(Bloomberg) -- President Barack Obama’s nominee to run the Internal Revenue Service told a Senate committee it’s not a high priority for the service to present taxpayers with pre-filled-out tax returns, even as high ranking Republican senators expressed their support for his confirmation.
Obama discussed the idea of tax returns that already include information that taxpayers would check, complete and send to the agency during his 2008 presidential campaign, though he hasn’t advanced it since taking office.
“It’ll be a long time before we get to the stage when the code is simple enough when the IRS can pre-populate a form for you,” John Koskinen, the IRS commissioner nominee, said today in testifying before the Senate Finance Committee.
Such a system could curtail business for companies including H&R Block Inc. and Intuit Inc., the maker of TurboTax.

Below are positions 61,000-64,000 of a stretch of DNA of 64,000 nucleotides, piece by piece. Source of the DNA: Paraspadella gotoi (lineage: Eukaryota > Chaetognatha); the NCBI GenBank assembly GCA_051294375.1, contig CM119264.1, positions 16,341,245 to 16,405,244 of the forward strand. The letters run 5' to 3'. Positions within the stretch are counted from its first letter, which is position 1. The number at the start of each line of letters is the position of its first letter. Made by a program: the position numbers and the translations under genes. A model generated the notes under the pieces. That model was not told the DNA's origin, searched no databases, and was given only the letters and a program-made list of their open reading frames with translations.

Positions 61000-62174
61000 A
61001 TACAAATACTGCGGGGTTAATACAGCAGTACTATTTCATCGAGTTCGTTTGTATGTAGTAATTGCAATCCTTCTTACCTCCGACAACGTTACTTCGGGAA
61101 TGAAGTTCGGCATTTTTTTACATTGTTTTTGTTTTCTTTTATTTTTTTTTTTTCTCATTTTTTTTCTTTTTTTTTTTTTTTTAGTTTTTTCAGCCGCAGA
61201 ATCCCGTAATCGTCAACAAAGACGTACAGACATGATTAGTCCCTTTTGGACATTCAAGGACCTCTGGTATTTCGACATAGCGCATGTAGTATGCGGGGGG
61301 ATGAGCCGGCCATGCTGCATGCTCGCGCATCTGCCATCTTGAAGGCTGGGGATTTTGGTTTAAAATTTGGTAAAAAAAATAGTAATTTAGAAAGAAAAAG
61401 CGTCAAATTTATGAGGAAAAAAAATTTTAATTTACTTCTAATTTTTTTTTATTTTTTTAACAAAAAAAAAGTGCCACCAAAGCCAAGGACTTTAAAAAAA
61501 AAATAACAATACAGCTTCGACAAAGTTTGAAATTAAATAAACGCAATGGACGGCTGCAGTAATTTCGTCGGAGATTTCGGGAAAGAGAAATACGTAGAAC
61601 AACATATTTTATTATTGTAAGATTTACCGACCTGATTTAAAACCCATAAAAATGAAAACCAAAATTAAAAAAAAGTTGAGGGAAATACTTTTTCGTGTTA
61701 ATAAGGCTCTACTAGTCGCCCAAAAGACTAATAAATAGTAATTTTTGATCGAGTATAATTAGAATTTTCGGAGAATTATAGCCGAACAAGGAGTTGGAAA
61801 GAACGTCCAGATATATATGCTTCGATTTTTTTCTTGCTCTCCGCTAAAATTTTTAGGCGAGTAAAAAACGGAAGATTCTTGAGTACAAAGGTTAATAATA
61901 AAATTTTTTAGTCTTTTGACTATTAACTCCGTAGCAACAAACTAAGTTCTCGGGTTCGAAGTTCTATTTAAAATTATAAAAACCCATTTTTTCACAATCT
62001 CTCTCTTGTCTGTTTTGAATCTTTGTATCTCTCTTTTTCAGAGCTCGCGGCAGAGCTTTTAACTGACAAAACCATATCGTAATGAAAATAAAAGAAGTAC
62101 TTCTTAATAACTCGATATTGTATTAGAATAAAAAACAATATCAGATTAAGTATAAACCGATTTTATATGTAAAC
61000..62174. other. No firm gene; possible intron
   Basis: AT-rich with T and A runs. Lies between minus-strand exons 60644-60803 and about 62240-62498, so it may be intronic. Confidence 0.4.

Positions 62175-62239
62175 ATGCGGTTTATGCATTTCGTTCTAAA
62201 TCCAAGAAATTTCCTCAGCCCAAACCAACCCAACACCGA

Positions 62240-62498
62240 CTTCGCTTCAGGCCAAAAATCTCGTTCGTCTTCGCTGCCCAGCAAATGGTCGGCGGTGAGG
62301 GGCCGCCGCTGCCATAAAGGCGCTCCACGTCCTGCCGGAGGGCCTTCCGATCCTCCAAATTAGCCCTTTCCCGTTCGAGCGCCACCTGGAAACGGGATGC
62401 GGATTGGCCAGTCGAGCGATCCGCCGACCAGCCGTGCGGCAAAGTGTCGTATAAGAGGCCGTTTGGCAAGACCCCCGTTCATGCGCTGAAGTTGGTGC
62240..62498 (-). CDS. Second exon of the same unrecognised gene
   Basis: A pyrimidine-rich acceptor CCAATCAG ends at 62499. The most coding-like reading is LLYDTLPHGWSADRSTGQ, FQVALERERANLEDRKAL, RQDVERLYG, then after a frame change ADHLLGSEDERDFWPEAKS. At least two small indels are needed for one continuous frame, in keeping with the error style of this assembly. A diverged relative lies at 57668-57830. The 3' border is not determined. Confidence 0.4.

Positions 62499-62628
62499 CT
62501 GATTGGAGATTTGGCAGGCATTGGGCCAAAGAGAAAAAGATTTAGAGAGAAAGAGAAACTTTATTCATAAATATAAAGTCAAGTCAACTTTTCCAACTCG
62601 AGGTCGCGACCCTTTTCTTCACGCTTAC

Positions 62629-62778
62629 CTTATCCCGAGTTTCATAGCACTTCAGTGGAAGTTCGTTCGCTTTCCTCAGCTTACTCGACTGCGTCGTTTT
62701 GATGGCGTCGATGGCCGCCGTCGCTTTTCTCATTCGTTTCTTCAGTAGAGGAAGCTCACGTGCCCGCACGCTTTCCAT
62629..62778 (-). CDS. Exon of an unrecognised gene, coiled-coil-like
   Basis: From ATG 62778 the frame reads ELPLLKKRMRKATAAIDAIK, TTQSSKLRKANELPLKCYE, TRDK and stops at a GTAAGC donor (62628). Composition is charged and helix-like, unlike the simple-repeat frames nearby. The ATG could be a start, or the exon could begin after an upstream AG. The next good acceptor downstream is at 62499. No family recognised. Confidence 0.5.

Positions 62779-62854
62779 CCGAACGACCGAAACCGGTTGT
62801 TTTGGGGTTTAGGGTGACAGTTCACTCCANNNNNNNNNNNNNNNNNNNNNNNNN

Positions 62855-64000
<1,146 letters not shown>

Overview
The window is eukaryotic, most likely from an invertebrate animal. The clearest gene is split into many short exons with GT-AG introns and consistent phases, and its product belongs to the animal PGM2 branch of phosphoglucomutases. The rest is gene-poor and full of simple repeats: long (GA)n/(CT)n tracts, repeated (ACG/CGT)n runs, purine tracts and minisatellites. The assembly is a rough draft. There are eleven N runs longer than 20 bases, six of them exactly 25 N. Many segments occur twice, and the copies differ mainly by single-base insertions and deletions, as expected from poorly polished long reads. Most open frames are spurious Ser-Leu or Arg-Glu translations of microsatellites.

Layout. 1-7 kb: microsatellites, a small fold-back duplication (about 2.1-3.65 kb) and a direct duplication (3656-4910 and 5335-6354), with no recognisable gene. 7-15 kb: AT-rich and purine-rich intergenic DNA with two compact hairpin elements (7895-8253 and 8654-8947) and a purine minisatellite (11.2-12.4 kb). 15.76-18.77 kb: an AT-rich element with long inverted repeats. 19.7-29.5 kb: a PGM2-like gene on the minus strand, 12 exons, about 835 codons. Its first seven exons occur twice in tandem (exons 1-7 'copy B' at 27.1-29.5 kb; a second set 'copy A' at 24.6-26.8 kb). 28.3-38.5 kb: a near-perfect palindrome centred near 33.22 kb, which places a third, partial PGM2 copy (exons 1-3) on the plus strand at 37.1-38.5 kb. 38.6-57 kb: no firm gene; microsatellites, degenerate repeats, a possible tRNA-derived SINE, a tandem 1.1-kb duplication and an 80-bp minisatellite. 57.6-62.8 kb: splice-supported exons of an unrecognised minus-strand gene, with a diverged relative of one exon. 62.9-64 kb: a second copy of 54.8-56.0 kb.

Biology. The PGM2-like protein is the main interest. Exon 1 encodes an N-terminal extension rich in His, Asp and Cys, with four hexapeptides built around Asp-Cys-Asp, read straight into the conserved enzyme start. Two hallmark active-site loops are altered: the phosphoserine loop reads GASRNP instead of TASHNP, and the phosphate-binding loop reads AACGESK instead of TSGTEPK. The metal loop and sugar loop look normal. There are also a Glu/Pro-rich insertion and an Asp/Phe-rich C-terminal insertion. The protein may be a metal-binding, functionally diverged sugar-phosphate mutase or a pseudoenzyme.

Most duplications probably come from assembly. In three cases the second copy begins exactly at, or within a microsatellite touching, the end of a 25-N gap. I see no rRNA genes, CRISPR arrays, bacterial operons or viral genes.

Koskinen, 74, is a former chairman of Freddie Mac. He said the IRS has greater technology priorities than the pre-filled form.
He was responding to a question from Wyoming Republican Senator Mike Enzi.
“These efforts could dismantle a currently successful and free public-private partnership,” Enzi said.
During the hearing, Senator Orrin Hatch of Utah, the committee’s ranking Republican, and Republican Senator Rob Portman of Ohio expressed their support for Koskinen’s confirmation, according to published reports.
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